August 16, 2012
My story begins in the '80s and ironically those years were also the beginning of the fight against HIV & AIDS.
Early on in life I knew I was going to be someone important and so did those who surrounded me. I always longed to be a part of something big and eventually around six years old I decided on being a doctor when I grew up. I never faltered from that dream till this day.
I was kind of a rebel, not in a sense of what most of my peers were doing, i.e. sneaking out of the house or what my southern people call "fast". After all I was the granddaughter of a preacher and my grandmother was saved, so my morals were something I always had. I was more interested in books and expanding my knowledge than boys. But I most definitely had an issue with any kind of authority despite my standards and expectations others had for me. I always felt that I had to set an example for my siblings, being the oldest. I never understood then, what I know now; that my higher power had a plan for me from the beginning.
In May of 2003, I was the victim of a sexual assault from someone I knew. I attempted to report it only to be told that it was going to be a grueling process and my word against his. The police department actually told me that it was pointless to even file a complaint and to go home and deal with it, as well as actually laughing at me. I was a student at the time and it threw me into a major depression.
I was getting a little better until October of the same year when I contracted meningitis. It was the first time I ever have gotten sick; really sick. I had to quit school, and having quit the semester before, I was placed on financial aid suspension, making it just that much harder to complete my educational goals. After all, college is expensive.
In December of that year a godmother of mine noticed a huge lymph node on my neck that wasn't there the day before. And it was massive. I got it checked out and they said it was nothing but I, being confused by all the new issues popping up, began to worry but the lymph nodes swelling disappeared. In June of 2004, those same lymph nodes returned and I was sent to get them biopsied after a MRI reveled my head and neck were full of unseen swollen lymph nodes with what seemed to be a million of them. The surgeon said that it wasn't cancer as he originally thought and I was relieved, but he told my mother and I that it was most definitely infectious and that I should have and HIV test. I was all for that since I always got tested with friends as the support factor, and I never had anything to worry about.
I wasn't someone who fit the criteria for the contracting the virus. I wasn't born to an infected mother, didn't engage in unprotected sex of any kind, and never received any blood transfusions or took part in intravenous drug use. It didn't cross my mind what happened a year before. But when I got the call a few days later, I fell apart.
Why would anyone tell someone that they are HIV positive on the phone is something I never can comprehend. I was there alone and I would be lying if I said I didn't think about ending everything right then, but I didn't. Instead I opted to call my family, even if I didn't get the reaction that I was expecting. That move is what has kept me grounded and I never regretted it for a second. I have always been candid. I figured why stop now.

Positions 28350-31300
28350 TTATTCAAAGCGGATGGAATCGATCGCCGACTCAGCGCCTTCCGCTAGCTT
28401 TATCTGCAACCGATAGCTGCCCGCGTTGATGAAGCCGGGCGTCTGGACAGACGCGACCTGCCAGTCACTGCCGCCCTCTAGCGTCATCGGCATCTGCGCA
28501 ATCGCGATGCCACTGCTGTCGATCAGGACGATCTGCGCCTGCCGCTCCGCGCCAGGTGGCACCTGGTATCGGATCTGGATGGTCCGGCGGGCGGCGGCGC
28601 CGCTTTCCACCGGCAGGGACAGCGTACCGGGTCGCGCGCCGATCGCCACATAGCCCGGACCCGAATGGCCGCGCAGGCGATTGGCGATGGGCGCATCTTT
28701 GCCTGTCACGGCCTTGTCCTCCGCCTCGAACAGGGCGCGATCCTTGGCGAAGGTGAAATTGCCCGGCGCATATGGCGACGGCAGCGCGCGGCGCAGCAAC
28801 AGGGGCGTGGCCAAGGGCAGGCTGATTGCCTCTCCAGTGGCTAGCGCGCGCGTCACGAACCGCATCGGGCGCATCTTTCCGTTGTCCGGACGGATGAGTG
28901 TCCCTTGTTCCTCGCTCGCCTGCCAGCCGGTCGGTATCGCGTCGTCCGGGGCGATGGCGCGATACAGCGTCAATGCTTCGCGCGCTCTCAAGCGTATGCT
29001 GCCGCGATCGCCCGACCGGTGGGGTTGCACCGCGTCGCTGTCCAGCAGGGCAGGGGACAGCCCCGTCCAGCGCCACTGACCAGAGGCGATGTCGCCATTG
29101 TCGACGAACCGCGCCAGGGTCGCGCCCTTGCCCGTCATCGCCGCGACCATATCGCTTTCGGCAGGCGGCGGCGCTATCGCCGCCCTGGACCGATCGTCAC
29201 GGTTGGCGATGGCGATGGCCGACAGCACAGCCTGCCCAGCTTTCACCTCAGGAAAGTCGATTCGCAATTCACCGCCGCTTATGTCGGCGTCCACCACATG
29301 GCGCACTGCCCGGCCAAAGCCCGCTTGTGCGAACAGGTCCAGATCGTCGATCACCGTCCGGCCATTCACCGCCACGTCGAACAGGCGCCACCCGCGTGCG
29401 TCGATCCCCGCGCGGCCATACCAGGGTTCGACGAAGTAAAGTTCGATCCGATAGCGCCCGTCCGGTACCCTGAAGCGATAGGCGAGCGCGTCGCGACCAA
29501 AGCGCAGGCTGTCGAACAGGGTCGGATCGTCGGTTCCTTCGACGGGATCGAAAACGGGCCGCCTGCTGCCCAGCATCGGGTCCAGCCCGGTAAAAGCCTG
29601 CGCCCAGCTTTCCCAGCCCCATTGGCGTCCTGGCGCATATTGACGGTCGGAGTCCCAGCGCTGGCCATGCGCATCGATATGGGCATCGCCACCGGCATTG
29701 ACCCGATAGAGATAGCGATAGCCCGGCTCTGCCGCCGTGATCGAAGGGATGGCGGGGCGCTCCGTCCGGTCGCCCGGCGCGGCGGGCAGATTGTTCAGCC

I didn't take care of myself in the years following. My health declined, being diagnosed with random rare infections every other month and eventually it started affecting my mind, although my mind never was 100% when it came to dealing with things normally. I spent a good amount of time in therapy trying to come to terms with it, lacked support in my life and one day my mind snapped.
I ended up having a breakdown of epic proportions. I spent a month in a mental facility for giving up, not eating and not wanting to expand my life and no matter what the treatment team threatened me with, I just didn't care. Till one day I woke up and realized I didn't belong there.
I never believed in the word "crazy", but I was not the woman talking to people who were not there, using the bathroom on myself because another personality told me to do it. I wasn't the woman sitting in the corner rocking because I thought people were coming to get me, hearing signals from space. I didn't belong there and because of that I stood out. My doctor there was just waiting on me to say one thing: that I would start medicines, and I finally agreed. They released me and I never looked back. I have never believed in medication, after all I'm a natural chic, but it has improved my life abundantly.
I am no longer a lost little girl, but a woman who found her worth again and her faith. I am finally at the stage where I need to let my voice be heard in hopes to inspire those who fight the ignorance daily, to know that they have nothing to be ashamed of. I am glad to finally be one of the many voices of those who remain voiceless. I am not HIV ... I am more than that.